- Dry Feb
- Road Budget
- B Advisory
- Mantynen Convicted
- Mister Mayhem
- 60s Music
- Nasty Ibsen
- Big Al
- Goat Fest
- School Scare
- Chelsey Missing
- Little Dog
- DUI Verdict
- Attorneys Wanted
- Yesterday's Catch
- Gun Tyranny
- Dirty Factory
- Media Bias
- Oil Biz
- Bone-spur Hero
- Student Activists
- Steelhead Record
A DRY FEBRUARY this year. If not for the last night's downpour the monthly total would have been closer to a half-inch. Thus far this rain season the months have alternated dry/wet/dry/wet/dry, and March just came in like a lion. Comparing this season to last, monthly precipitation totals from Yorkville's DWR Station:
WONDER WHY MENDO’S ROADS ARE SO BAD?
(Hint: Mendo’s let them go for the last three years.)
According to a note with this chart: “CHANGES IN BUDGET FROM PRIOR YEAR: The passage of California Senate Bill 1 (SB 1) created the Road Maintenance and Rehabilitation Account which is anticipated to provide additional funding which will help supplement the recent reduction of Highway User Tax Account revenues which are used primarily for Road Maintenance operations and local share for projects.”
And even with Senate Bill 1 — counties.org/post/sb-1-road-repair-and-accountability-act-2017 — Mendo is planning to accumulate $4.5 million of those SB-1 funds and not spend any until 2022!
Which begs the question of why the “recent reduction” (which is not so recent, but for more than three years now).
SAME WITH ROADS & BRIDGES: Very little’s been spent on them for over three years with no explanation for why the big reduction.
THE MENTAL HEALTH FACILITIES (aka Measure B) advisory committee met for their second time on Wednesday, but we haven’t had a chance to review the video of the meeting yet. Initial indications are that they’ve taken some of my advice and begun to focus on the actual facilities that are the primary focus of the measure. They are also finally getting around to asking the Mental Health Department for some basic stats so they can get a handle on the level of activity involved before they hire a consultant for a needs assessment. Both of which are movements in the right direction. We’ll have more when we’ve had time to view the entire meeting video.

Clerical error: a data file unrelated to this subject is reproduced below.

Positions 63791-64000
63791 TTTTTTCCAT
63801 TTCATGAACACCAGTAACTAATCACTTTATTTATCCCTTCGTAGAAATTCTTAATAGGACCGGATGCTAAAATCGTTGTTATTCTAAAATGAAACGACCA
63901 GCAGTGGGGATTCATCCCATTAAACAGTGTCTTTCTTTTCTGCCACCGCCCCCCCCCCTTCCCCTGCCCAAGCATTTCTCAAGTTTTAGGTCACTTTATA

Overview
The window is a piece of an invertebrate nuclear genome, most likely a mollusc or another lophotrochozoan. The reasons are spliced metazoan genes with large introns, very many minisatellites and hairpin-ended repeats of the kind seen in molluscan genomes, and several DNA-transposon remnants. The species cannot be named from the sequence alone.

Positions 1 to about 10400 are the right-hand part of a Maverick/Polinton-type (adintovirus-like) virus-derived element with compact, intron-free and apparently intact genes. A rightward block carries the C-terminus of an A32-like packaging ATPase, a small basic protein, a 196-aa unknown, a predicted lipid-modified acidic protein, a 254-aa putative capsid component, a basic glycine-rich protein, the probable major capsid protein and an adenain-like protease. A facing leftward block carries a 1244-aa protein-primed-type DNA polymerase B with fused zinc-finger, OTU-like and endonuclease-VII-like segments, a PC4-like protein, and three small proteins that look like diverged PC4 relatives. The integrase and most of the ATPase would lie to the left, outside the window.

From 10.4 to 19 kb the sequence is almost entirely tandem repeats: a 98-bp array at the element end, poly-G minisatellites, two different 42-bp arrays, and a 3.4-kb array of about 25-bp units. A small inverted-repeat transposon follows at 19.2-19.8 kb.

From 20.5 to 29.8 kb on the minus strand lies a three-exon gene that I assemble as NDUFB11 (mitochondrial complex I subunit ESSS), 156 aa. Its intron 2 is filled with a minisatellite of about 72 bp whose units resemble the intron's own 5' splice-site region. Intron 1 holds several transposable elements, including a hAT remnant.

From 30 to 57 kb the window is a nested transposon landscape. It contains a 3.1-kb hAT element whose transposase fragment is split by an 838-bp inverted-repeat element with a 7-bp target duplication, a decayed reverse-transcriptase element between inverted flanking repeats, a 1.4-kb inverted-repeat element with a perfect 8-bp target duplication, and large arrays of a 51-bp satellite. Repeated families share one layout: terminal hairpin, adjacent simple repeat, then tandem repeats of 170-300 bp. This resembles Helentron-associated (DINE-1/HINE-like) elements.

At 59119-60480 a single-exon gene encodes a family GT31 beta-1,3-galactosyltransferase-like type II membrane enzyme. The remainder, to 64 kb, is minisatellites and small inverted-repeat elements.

CONVICTION FOR DECEMBER DEATH
Ukiah, Thursday, March 1. – A homicide case filed last December against defendant Joseph Charles Mantynen following a stand-off with law enforcement at a Ukiah motel was resolved this afternoon in Mendocino County Superior Court.
Defendant Joseph Charles Mantynen, age 32, of Hidden Valley, plead guilty to an amended count charging voluntary manslaughter, a felony; a count charging an assault with a firearm on a Mendocino County deputy sheriff, a felony; a count charging a separate assault with a firearm but on a Sonoma County deputy sheriff, a felony; and a count charging burglary in the first degree, a felony. The defendant also admitted that he had personally used a firearm in the commission of the conduct underlying the conviction for voluntary manslaughter.
Defendant Mantynen and an accomplice, his parolee wife, together burglarized the home of Mantynen's grandmother in Sonoma County on Dec. 20. Investigators from the neighboring county tracked the couple to Ukiah and found them hiding out in a State Street motel on December 21st. Rather than surrender, Mantynen later confessed to interrogators that the couple had agreed to resist arrest and, if escape was not in the cards, to die together by means of "suicide by cop."